Before the Deal and After the Fact: Two Ways to Banish Bootlegs
No utility pole owner relishes the thought of undocumented, unwanted, un-paid bootleg attachments hiding out on their poles. How can an owner combat the problem and collect the rent and fees that are due? Further, how can pole owners stop further unauthorized attachments before they happen?
Audit, Record, Organize, Repeat
The first and perhaps most thorough way to clean house with regard to unauthorized bootleg attachments is to conduct a footprint audit of all poles and equipment. More than just a one-time activity, a successful audit has a few pieces, all of which are part of due diligence and designed to ensure the best, most accurate outcome.
A number of systems and technologies exist for conducting this type of field audit. To be successful, the audit should include a record of the location of all poles owned, verification of existing data or collection of data if the pole is new, documentation of all attachments, a thorough safety audit, and a rot test to ensure the pole is in good condition. An accurate depiction of usable space on the pole will ensure quality engineering practices for potential attachers, routine maintenance, and limited liability due to poor plant conditions. Set a reminder: According to Matt Hand, OSP Operations Manager, audits should be performed every three to five years for safety and attacher activity.
All of this adds up to a more knowledgeable, prepared owner who understands in detail what is on the poles and has the documentation and power to seamlessly collect rent due from authorized attachers, banishing bootlegs for good.
Check your Contract: Self-Reporting to Avoid Fines and Fees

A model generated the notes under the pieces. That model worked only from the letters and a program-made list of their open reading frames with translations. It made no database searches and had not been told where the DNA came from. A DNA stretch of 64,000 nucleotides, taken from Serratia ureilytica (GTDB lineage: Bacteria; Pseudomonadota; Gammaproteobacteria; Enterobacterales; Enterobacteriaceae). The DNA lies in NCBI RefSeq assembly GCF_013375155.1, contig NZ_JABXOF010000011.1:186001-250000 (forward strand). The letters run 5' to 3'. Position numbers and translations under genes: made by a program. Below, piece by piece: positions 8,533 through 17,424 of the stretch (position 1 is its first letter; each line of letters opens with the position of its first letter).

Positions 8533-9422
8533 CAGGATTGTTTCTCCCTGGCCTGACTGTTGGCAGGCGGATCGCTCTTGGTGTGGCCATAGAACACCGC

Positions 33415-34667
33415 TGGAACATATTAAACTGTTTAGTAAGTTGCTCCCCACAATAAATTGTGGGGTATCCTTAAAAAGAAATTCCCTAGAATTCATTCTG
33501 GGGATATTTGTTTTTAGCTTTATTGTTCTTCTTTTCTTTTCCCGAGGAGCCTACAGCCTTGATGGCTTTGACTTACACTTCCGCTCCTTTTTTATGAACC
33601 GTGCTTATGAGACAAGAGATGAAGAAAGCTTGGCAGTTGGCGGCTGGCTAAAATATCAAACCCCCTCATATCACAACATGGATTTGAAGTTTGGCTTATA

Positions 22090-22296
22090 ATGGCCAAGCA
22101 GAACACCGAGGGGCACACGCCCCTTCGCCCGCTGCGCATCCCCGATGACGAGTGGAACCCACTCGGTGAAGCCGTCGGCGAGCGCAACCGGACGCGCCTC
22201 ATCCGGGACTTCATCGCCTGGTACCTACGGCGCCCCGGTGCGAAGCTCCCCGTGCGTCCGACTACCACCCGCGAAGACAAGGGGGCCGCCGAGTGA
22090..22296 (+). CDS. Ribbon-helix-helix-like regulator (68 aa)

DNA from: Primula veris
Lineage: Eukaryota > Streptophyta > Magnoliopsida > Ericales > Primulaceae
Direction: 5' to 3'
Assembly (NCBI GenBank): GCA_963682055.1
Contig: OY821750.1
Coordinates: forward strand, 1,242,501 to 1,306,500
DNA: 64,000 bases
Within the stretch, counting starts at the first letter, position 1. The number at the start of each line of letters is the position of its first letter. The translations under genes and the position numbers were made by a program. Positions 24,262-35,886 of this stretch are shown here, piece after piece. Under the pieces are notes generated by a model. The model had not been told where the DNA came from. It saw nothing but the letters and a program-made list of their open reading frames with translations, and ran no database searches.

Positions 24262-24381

Another, perhaps lesser-known way to manage attachments and relationships with the companies that own them is to write a self-reporting clause into the contract made with the attaching company. This clause serves as an incentive for attachers to step up, tally up their attachments, and proactively report their equipment and activity to pole owners.
Having this type of contractual language could be a real benefit to both owner and attacher. Pole owners have the chance to get ahead on paperwork, adding attachments to their respective joint use management databases in a timely fashion while avoiding the extra work and complexity that collecting back rent or levying penalties can create. Attachers beware: If a pole owner gathers knowledge of unauthorized attachments as the result of an inventory, they have the opportunity to not only collect up to five years of back rent as well as a permit to attach fee for every unauthorized attachment, but they can also fine the offending attacher with penalties for each unauthorized attachment or attachment in violation—between $50 to $250 per attachment. These fees can add up quickly.
There is a benefit to self-reporting clauses for attachers as well. If a pole owner writes a self-reporting clause into the attaching company’s contract, the attacher is given the chance to notify the pole owner of the attachments made, provide multiple attachments on one permitting request and correct any outstanding violations, before anyone levies a per-pole penalty or other fees. This is the ultimate opportunity for proactivity: report now or risk fines later.
Whatever route you choose, know that approaching your attacher relationships with a joint use management system in place is a smart way to handle legal attachers and banish bootleggers from your poles.